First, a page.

LAURINBURG — For some, the handful of Union soldiers battling nearly two dozen Confederate soldiers was not quite accurate.
But spectators said Saturday’s Civil War reenactment was both fun and educational.
“It is hard to find Union soldiers because everyone down here wants to play a Confederate,” said Lee Gaunt, chairman of the Scotland County Historic Properties Commission, the group that helped bring the event to Laurinburg.
The daylong reenactment — in its second year — was held on the grounds of the John Blue House and attended by more than 200 people. The free event featured on-the-hour artillery fire, infantry and artillery skirmishes, cavalry, youth enlistment, training and certification. Historians also shared stories from the war that took the lives of 620,000 soldiers, more than the combined toll of all other American conflicts until the War in Vietnam.
Beachum McDougald, a local historian, said the reenactment featured four “Yankees” against 20 confederates equipped with cannons, rifles and pistols.
“It goes against conventional wisdom,” McDougald said. “It should have been the other way around.”
For the attendees and participants who braved the cold overcast day, the reenactment was a chance to have an intimate encounter with the history of the Civil War. There were lectures on multiple topics of the war, a surgical tent to learn about the medicine of the era, and hands-on exhibits for youth.
For historians, the Civil War is the central event in America’s historical consciousness. While the Revolutionary War created the United States, the Civil War determined what kind of nation it would be.
“I love the history side of it — growing up I love looking into the history and finding out old facts,” said Johnathon Nunnery, a 22-year-old Confederate reennactor. Nunnery said he has been participating in faux Civil War battles since he was 14 years old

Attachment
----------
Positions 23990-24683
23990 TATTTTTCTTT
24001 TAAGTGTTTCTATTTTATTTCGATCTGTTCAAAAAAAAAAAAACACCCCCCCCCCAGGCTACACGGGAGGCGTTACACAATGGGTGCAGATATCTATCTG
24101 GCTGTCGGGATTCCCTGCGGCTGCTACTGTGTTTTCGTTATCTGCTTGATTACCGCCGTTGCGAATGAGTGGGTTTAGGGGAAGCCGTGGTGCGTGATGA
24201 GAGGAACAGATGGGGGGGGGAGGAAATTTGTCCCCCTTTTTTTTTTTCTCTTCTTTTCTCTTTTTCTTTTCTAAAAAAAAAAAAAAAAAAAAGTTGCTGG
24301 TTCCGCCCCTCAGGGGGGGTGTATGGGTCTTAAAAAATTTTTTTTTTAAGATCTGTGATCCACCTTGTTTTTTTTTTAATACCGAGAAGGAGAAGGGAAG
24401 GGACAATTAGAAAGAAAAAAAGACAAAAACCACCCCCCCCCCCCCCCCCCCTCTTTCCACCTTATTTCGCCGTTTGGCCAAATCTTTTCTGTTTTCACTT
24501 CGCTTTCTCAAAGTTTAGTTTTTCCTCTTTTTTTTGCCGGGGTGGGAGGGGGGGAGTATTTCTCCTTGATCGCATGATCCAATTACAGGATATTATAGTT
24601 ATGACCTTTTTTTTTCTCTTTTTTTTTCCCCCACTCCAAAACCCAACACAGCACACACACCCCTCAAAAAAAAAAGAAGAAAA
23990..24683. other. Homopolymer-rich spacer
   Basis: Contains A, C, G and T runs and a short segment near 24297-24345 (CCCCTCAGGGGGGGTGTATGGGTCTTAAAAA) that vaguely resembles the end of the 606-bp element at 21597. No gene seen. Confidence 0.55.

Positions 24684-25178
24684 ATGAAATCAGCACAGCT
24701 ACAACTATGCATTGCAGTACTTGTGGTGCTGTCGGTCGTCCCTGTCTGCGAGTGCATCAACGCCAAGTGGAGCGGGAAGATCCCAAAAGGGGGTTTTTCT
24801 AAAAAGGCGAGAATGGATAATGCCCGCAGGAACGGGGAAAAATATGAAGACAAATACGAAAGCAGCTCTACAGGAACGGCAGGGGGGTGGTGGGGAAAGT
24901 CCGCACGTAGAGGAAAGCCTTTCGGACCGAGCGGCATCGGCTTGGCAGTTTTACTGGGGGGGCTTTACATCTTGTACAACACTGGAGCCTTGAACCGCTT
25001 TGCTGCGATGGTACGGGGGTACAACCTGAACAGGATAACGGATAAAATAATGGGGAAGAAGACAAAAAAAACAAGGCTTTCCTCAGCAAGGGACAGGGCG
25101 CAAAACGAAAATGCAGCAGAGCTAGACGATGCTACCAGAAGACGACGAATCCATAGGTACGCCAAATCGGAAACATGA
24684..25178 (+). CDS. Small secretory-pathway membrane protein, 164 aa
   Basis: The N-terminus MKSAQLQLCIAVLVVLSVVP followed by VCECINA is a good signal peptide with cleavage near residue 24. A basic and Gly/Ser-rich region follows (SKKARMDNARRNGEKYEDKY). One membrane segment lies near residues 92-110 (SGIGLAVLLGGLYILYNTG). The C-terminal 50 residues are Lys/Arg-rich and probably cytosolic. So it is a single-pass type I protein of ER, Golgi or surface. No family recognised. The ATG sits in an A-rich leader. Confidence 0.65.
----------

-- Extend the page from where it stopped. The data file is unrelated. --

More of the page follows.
“It’s fun to see first hand what the Civil War was like,” said Nunnery’s younger brother, Steven, who was participating in his first reenactment on Saturday.
Although not as large as some of the more established reenactments up and down the East Coast, Laurinburg’s event gave people a chance to witness the battles and living conditions more intimately, according to Cory Hughes, Scotland County Tourism Development Authority director.
The surgical tent, which was put on by historian Jim Metts, explained the art of amputation, medicines used and the types of bullets the Union and Confederate forces used.
The bullets used would normally shatter bone if they struck limbs, according to Metts, who’s great grandfather fought in the war. Because of the lack of medicine during the Civil War era, amputation was the only way to save soldiers with shattered bone from infection, which would lead to death. The procedure was conducted with saw, similar to ones we use today for cutting through wood and doctors could take a limb off in two minutes, Metts said.
After the first year of the war, confederates ran out of ether and other pain killers for amputations, because of Union blockades, so the southern doctors started to use whiskey as a means to calm down wounded soldiers. during the Civil War, amputations saved soldiers lives 85 percent of the time and those who refused the procedure would die from infection 90 percent of the time, Metts said.
Just as last year’s reenactment, the cannon fire was a crowd favorite. This year, the event stepped it up a notch by bringing an additional cannon to create twice the amount of noise and smoke, which was well received by spectators.
“They have been shooting the cannons off on the hour and that has been pretty impressive.,” Gaunt said.
One of the day’s most popular lectures was given by Keith Jones, a historian from Burlington. He gave a interesting talk on military encounters between Confederate General Joseph Wheeler and Union General Judson Kilpatrick during Sherman’s march from Savannah to Durham. This included the infamous “Battle of the Shirtale Skedaddle,” which is more commonly known as the “Battle of Monroe Crossroads” that took place near Raeford.
According to Jones, Kilpatrick was caught in his underwear with a women of questionable repute during an early morning raid of his camp by the confederates. When one of General Wheeler’s troopers rode up to Kilpatrick and asked him where the general was, he pointed and exclaimed, “He went that-away!”
The Scotland County Historic Properties Commission hopes to make the Civil War reenactment an annual event.
Reach Nolan Gilmour a 910-506-3171